San Juan province is a victim of Argentina’s embarrassment of riches. With so many better-known attractions on the tip of people’s tongues, it falls off the radar for most foreign tourists, which is a shame considering the caliber of its offerings. If you are feeling adventurous and want to see an under explored part of the country, a visit to San Juan can easily been tacked on to a trip to Mendoza. Here’s our guide to the hotspots.
It was at a 3,457 metre-high pass, somewhere way to the west of Salta city, after four hours on switchback, rubble-strewn dirt ‘roads’, that the extraordinary immensity of the Andean Alto-Plano really sank in. Admittedly the cocoa leaves that my native driver kept feeding me (for medicinal purposes) probably added to the sense of dizzying awe…
The Patagonian Lake District, with its famous Siete Lagos route, is undoubtedly one of Argentina’s outdoor highlights. It’s stunning whichever way you go, but nothing beats on horseback. The days pretty much go like this: wake up in camp, light a fire to warm water, drink some mate tea, lazily eat some facturas (pastries), saddle up and hop on a horse, amble around some of the world’s most idyllic countryside, get off the horse, set up camp, help the gaucho with an asado, eat meat and drink wine overlooking a mirror flat lake, sleep into a divine slumber.
Undoubtedly one of the most beautiful places on earth, Torres del Paine National Park is South America’s final hurrah before crashing into the ocean with only the prospect of Antarctica further south. The scenery is incomparable: a rugged wilderness of scaling mountains, vast lakes, dramatic glaciers and dense forests. It is an unbelievable sight.
Aconcagua is one of the world’s great mountains. It rises 6,959 metres (22,841ft) up into Argentina’s sky in the Andes. Despite being the highest mountain in the Americas, in fact the highest mountain outside of the Himalayas, it is also relatively straightforward to climb with almost no technical sections. Beware, straightforward does not mean easy – it’s one of the deadliest mountains and an extremely challenging undertaking…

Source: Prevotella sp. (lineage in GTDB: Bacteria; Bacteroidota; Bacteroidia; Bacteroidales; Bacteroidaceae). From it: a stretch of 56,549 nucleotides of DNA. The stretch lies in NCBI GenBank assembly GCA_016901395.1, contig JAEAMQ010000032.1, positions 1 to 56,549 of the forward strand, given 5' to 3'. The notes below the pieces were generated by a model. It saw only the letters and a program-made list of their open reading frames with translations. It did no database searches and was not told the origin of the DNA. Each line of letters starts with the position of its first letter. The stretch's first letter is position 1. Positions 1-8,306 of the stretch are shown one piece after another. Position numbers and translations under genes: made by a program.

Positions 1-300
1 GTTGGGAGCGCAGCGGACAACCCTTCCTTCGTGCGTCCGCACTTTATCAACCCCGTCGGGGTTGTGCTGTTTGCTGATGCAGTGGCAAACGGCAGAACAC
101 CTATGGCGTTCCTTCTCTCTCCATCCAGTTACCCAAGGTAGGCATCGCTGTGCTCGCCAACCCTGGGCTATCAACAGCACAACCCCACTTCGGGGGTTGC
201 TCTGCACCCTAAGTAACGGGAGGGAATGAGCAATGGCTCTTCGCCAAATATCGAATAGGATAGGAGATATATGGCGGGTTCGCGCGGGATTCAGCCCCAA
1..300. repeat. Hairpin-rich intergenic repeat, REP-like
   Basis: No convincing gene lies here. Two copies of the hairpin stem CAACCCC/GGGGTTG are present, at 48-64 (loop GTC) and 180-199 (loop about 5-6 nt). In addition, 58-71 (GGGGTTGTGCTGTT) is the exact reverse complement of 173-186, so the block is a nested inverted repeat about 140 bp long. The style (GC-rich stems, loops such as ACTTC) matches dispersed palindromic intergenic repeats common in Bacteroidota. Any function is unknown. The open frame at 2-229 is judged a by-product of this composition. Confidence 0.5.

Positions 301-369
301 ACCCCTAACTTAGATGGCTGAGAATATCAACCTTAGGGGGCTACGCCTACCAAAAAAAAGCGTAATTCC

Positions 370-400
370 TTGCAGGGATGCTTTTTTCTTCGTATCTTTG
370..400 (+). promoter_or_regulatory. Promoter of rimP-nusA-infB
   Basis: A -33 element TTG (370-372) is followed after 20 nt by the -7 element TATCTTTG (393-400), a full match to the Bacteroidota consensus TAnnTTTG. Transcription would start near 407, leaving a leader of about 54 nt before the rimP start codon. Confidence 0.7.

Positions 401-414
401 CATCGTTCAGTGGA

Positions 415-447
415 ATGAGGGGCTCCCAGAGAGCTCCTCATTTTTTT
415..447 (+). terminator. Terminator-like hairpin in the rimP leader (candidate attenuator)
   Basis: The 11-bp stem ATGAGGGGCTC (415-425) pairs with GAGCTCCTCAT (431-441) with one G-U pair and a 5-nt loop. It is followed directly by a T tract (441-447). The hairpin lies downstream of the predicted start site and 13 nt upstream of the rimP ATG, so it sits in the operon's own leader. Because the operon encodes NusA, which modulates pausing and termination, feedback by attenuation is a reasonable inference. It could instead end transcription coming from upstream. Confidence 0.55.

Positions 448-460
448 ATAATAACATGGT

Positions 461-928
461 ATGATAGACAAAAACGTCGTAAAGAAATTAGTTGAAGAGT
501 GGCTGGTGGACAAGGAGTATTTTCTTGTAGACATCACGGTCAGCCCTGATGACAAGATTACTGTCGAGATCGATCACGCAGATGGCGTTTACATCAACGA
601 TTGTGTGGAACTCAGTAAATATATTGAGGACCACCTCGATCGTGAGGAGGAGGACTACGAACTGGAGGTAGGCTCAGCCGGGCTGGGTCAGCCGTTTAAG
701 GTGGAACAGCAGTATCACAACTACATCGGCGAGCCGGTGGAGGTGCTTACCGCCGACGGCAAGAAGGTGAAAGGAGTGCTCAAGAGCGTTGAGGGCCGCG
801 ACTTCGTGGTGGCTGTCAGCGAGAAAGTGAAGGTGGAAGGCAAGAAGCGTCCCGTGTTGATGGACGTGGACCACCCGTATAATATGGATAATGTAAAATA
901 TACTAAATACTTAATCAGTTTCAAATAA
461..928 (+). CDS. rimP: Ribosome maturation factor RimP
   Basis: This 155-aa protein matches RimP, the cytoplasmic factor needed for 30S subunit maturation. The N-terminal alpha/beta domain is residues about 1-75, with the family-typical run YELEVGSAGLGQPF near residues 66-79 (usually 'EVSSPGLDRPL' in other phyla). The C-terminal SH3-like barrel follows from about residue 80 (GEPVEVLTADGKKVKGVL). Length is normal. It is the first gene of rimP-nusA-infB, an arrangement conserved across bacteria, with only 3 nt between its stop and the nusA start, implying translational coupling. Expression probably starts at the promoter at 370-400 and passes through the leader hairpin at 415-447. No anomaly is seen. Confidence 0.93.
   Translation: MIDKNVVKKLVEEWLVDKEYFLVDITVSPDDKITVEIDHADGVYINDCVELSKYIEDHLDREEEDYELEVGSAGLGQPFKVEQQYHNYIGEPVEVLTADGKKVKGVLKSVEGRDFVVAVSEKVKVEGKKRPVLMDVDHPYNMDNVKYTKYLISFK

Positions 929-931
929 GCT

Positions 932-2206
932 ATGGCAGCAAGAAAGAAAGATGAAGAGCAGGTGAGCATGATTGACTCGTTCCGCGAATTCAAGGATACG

Tucked away in the corner of the country, where Argentina, Bolivia and Chile converge, is the magical Andean northwest. The climate is as harsh as the terrain: unrelenting heat and heavy rains in the summer, arid cold in the winter. April, May and September are the best months to visit.
Chardonnay, the noble grape that reaches such sublime heights in Burgundy, famously fell from grace through a mix of over-exposure (think Bridgett Jones and Footballers Wives) and overblown wannabes from the New World. But good old Chardonnay is poised to make a welcome return. Except this time it’s typically leaner and cleaner, cut from a finer cloth that is more in tune with the subtle sophistication of our palates today.
If, like ours, your legs are restless and your head a little fuzzy after a couple of days touring Uco Valley and Lujan in the car, nothing blasts the cobwebs away like a day in the saddle. And it’s a great taster of what the region has to offer for budget travellers. Read on for our top tips.
Taking at least one overland trip in Argentina is a must and the only way to really appreciate the country’s vast size. A few trips later – and bingo games aside – you start to realise Argentina bus travel is akin to being on a plane.
The Uco Valley covers a vast area, and visiting the bodegas requires a little forward planning. There are basically two options: organise it yourself, or join a tour. In this guide, we’ll look at some of the options for tours, as well as some reputable tour companies.